Mommy Dearest


Al McWilliams started writing and drawing comic books in the mid-1930s and never left the field until his death in 1993.

His name has been somewhat forgotten by modern fans of the medium, but McWilliams’ sleek Mac Raboy-styled work appeared in just about every genre of comic book and comic strip possible and earned the respect of countless peers and employers. Some of the best examples of his handiwork appeared in such syndicated strips as Twin Earths and Dateline: Danger.

McWilliams also lent his skills to the romance genre, where slick art was deemed a necessity by publishers and editors to hammer their magazines’ melodramatic plots home.  The following story, about a musician who really needs to cut the cord with his mother, is a particular stand-out.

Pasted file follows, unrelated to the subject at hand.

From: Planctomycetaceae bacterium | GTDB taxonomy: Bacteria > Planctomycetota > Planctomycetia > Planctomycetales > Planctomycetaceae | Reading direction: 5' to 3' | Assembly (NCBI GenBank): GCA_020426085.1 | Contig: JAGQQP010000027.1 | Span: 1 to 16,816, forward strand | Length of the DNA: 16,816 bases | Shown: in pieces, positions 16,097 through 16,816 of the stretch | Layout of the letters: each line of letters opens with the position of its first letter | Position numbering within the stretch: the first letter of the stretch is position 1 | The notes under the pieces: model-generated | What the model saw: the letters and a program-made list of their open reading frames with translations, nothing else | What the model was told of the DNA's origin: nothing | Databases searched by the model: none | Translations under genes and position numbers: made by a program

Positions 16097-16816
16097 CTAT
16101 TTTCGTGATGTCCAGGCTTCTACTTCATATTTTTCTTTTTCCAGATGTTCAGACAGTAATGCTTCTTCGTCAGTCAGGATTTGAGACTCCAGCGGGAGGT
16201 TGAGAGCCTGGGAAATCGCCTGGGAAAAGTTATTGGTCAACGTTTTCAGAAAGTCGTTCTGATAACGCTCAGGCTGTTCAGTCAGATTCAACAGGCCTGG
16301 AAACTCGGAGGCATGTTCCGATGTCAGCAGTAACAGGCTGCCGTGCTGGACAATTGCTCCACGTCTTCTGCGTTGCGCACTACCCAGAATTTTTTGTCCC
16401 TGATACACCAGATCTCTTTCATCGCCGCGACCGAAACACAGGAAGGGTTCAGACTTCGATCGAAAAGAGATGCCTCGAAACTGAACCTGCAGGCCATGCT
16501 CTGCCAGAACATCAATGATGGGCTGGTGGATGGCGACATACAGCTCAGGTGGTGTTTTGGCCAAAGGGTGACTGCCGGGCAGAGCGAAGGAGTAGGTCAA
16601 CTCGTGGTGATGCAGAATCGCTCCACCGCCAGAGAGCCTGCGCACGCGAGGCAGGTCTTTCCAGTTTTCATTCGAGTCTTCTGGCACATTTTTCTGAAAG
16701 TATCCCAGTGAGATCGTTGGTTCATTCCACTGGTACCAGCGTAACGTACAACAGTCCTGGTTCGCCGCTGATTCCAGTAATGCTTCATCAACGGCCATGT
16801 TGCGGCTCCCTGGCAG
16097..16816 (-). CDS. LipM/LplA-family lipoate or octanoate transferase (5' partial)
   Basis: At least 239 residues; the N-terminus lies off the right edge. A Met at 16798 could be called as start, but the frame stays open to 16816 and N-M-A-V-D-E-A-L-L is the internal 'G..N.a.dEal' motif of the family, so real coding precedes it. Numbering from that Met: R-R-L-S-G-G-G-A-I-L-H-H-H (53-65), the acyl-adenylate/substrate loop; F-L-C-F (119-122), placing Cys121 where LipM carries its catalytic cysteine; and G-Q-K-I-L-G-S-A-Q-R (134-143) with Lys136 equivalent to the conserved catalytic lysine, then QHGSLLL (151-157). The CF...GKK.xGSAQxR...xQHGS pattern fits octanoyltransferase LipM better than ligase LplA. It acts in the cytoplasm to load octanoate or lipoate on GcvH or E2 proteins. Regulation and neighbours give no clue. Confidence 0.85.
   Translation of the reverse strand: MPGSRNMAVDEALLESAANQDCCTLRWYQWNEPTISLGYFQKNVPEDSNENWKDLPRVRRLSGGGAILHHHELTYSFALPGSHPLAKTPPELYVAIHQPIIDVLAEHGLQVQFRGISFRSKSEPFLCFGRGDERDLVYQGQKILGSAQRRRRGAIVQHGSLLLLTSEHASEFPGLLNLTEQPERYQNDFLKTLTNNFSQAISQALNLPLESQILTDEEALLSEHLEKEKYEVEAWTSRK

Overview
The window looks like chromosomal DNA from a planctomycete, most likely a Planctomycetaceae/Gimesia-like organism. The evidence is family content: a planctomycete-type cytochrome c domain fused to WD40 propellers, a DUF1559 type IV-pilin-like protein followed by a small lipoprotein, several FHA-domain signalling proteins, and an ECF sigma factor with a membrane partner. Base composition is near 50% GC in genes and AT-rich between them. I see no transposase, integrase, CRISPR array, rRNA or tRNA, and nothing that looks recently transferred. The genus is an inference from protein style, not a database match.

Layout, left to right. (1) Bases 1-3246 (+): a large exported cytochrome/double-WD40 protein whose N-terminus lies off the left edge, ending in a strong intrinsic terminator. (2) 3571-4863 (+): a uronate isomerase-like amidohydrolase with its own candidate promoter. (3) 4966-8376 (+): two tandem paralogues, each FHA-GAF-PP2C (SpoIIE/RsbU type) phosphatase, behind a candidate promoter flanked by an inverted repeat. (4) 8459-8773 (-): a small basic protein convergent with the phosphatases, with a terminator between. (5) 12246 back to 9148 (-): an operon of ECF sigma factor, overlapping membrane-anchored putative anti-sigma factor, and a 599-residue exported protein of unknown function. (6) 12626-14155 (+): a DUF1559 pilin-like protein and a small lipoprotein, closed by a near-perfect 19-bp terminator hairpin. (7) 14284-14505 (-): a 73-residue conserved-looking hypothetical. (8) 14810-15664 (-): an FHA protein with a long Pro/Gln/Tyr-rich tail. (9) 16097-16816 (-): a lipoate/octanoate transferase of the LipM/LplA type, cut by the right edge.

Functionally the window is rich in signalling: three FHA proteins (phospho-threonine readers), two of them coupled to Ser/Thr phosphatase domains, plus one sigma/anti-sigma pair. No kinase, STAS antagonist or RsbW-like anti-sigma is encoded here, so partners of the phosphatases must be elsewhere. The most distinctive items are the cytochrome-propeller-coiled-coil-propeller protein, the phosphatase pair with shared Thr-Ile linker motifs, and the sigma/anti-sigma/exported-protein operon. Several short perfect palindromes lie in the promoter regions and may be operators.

“Mama’s Apron Strings” originally ran in Darling Love #2 (Archie, December 1949). The art is by Al McWilliams.









MMMMMM …. cheese furters!

2 thoughts on “Mommy Dearest

  1. Y’know, it just hit me (and others may laugh that I didn’t see this before now): Putting the hero or the heroine in the hospital was a way of, literally, getting them in bed! Consider the last page, without context and without props that say “hospital” (or, at least “sick-bed”). No wonder these things often ended where they did!

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